to leave the hybridity of the city and enter into all-white spaces, the homogeneity of which,
as far as I can tell, causes no discomfort to the whites in them. The only thing odd, to some
of them, is seeing me, young and black, in my seat or at the concession stand. At times, stand-
ing in lines for the bathroom during intermission. I get looks that make me feel like Ota Benga,
the Mbuti man who was put on display in the Monkey House at the Bronx Zoo in 1906. (Teju
Cole, Open City, 2011, p. 252)

Much of Open City is about Julius’ flaneurial walks in New York City and Brussels. People,
connections, feelings and events inhabit the protagonist’s stream of consciousness which
brings together personal and urban histories. It is a walk in both the city and Julius’ bio-
graphy, to the point that the two become at times fused in each other, oozing out
deep melancholia and once-longing expectations. The book resonates with Walter Benja-
min’s studies such as Paris Capital of the XIX Century (1935/2002) and One Way Street
(2009), in that it shows the volatility and unpredictability of what we may call ‘the city’.
In Cole’s story, the city, or citiness, appears as a set of different and dis/connected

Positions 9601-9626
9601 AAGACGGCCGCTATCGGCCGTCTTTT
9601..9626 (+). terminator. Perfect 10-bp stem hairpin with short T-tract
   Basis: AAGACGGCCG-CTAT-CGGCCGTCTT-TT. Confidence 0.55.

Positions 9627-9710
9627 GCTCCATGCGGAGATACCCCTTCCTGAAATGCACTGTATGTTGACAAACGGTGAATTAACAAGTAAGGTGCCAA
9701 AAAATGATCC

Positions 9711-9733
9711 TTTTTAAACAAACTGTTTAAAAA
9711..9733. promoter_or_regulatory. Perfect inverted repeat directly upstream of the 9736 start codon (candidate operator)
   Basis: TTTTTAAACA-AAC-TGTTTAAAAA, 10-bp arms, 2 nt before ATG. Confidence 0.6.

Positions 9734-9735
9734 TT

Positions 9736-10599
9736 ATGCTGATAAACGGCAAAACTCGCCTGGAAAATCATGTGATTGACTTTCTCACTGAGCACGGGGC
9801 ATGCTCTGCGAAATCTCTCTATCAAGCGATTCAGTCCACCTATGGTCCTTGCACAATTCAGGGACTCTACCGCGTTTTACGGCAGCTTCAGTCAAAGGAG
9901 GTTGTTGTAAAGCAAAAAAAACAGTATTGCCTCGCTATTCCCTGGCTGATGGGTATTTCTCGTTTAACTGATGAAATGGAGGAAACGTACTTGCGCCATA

individual and collective imaginaries, representations and experiences, constrains, fatigues

and hopes. And yet, Open City’s fresco is not only fragmented and partial, but so quintes-
sentially raced, gendered, sexed and classed, so that Julius’ deep sense of embeddedness,
as a lonely middle-class black man, into the urban fabric, also resonates – from a different
class position – with Gordon Parks’ poetics and portraits of urban life in 1960s United
States: ‘What I want, what I am, what you force me to be, is what you are. For I am you,
staring back from a mirror of poverty and despair, of revolt and freedom’ (Parks, 1968,
p. 48). In turn, Parks’ work seems a visual embodiment of DuBois’ (1935) historical study
of the African American contribution to reconstruction.
So many questions and themes can be unpacked from Open City – so many arise from
looking at how race and cities clash and enmesh: Benjamin’s study of capitalism and the